Why Premier League superstars boycotted social media on Friday
Premier League stars led footballers in England and Wales in a 24-hour social media boycott on Friday in a bid to combat racist abuse online.
Watford striker Troy Deeney -- who blocked replies to his Instagram account earlier this month after receiving abuse -- summed up the anger he and fellow footballers feel, saying: "Enough is enough."
The campaign, which is being coordinated by England's Professional Footballers' Association, urges players to stay off all social media from 9:00am (0800 GMT) Friday.
The universal message across the footballers' Twitter accounts used the hashtag #Enough with the message "MAKE A STAND AGAINST RACISM -- A campaign by the PFA".
The PFA said the boycott was the "first step in a longer campaign to tackle racism in football".
The boycott is not just aimed at those who use the platforms to air their racist views but also at the social media companies themselves and football authorities.
There have been growing concerns over how football should tackle racism following a number of incidents of abuse both at grounds and on social media.
England's black players faced repeated racist chants during their Euro 2020 qualifier in Montenegro last month.
One of those targeted, full-back Danny Rose, said afterwards he could not wait to turn his "back on football".
Some like Liverpool manager Jurgen Klopp -- whose star player Mohamed Salah was the target of Islamophobic abuse by Chelsea fans last week -- has said he would have no hesitation in taking his players off the pitch.
"If it's the whole stand, then I would do it 100 percent," Klopp said after the Montenegro incidents.
"But that's too much power for one or two idiots or three or four idiots. But if the whole stand would do it then it is completely different."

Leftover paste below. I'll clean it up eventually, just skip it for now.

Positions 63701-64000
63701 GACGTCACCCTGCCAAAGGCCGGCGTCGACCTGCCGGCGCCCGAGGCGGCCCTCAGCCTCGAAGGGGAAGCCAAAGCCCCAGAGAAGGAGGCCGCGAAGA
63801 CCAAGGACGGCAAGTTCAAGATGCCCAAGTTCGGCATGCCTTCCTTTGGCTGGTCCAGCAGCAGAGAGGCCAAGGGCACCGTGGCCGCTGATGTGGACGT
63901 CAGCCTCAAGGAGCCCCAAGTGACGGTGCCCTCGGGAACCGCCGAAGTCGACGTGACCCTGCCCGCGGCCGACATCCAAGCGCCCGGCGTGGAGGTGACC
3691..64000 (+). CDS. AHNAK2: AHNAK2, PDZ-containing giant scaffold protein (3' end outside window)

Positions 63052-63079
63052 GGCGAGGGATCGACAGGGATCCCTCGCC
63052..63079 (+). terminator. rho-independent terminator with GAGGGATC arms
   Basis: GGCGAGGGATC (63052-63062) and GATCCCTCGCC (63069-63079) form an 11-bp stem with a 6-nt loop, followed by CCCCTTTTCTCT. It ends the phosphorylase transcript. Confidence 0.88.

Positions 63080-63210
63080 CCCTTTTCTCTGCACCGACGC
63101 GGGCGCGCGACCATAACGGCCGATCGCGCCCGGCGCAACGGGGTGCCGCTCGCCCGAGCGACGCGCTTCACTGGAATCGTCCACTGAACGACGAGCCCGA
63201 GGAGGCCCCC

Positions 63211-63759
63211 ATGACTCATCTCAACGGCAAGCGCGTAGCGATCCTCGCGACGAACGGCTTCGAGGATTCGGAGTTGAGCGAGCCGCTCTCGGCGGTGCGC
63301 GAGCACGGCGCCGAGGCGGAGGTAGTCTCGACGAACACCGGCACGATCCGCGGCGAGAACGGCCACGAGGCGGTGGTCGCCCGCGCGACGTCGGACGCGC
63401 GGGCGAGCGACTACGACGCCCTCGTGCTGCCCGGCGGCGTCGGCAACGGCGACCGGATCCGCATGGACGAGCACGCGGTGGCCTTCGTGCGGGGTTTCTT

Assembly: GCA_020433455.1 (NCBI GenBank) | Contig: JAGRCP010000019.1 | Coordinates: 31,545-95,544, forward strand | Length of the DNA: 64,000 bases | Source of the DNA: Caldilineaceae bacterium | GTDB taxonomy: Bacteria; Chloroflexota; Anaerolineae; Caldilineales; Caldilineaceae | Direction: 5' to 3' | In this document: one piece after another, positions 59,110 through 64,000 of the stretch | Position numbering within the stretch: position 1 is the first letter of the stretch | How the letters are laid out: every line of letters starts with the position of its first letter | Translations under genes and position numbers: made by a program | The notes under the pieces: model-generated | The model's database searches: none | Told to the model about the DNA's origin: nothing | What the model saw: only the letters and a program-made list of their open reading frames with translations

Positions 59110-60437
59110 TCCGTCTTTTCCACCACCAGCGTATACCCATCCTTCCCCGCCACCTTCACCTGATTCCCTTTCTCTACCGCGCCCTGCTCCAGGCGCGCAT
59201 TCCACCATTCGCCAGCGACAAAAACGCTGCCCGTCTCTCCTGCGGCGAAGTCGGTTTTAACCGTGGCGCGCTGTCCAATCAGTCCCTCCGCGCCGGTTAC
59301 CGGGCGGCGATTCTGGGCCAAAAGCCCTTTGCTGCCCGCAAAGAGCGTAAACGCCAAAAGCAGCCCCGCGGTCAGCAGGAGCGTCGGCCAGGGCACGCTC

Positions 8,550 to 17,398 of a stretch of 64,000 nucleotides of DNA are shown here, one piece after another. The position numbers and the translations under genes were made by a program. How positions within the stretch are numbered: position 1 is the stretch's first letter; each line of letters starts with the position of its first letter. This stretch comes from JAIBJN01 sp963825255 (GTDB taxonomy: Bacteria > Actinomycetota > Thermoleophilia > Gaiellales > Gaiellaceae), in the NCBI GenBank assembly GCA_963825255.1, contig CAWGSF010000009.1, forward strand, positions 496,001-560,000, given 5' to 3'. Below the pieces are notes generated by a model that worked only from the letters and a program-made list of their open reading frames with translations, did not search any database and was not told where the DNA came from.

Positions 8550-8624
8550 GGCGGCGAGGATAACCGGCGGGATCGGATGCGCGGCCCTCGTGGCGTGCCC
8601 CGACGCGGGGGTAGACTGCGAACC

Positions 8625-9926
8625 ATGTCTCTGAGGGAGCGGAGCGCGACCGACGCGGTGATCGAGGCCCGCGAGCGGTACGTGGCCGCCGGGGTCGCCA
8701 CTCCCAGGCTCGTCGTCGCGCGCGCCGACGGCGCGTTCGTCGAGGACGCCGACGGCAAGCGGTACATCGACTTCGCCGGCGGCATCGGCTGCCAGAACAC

- 'Protecting mental health' -
For the moment though the likes of prolific tweeter Raheem Sterling -- who has been subject to abuse from Chelsea fans and then in Montenegro this season -- and Harry Kane will have to resist the urge to tweet or post on Instagram.
Liverpool's England defender Trent Alexander-Arnold was among those who posted the PFA message on his Instagram account on Friday morning.
"We are making a stand against racist abuse," said a message on his account.
"We recognise that our platforms come with responsibility, and so we are using our voice to stand against racist abuse.
"Together, we are calling on social media platforms and footballing bodies to do more!"
Manchester United's central defender Chris Smalling -- whose teammate Ashley Young was the victim of racist abuse after a mistake during the Champions League defeat to Barcelona on Tuesday -- echoed these sentiments, warning harmful and hate-filled posts can have a debilitating impact on those targeted.
"Throughout my career I have developed a thick skin against verbal abuse, justifying it as just 'part of the game' but the time has come for Twitter, Instagram and Facebook to consider regulating their channels, taking responsibility for protecting the mental health of users regardless of age, race, sex or income," Smalling said.
Twitter has defended itself, saying it is "suspending three times more abusive accounts within 24 hours after receiving a report than this time last year".
A Facebook spokesperson told Press Association Sport they had made progress in developing tools that users can deploy to moderate and filter content on their pages by hiding or deleting comments.
"We will remove hate speech or credible threats of any kind, and we encourage anyone who sees content they find offensive to report it so we can remove anything that breaks our Community Standards," the spokesperson said.
Instagram too said they would act as soon as anyone reported anything relating to offensive posts.
"We encourage anyone who sees content they find offensive to report it in-app and we work quickly to remove anything that breaks our guidelines."
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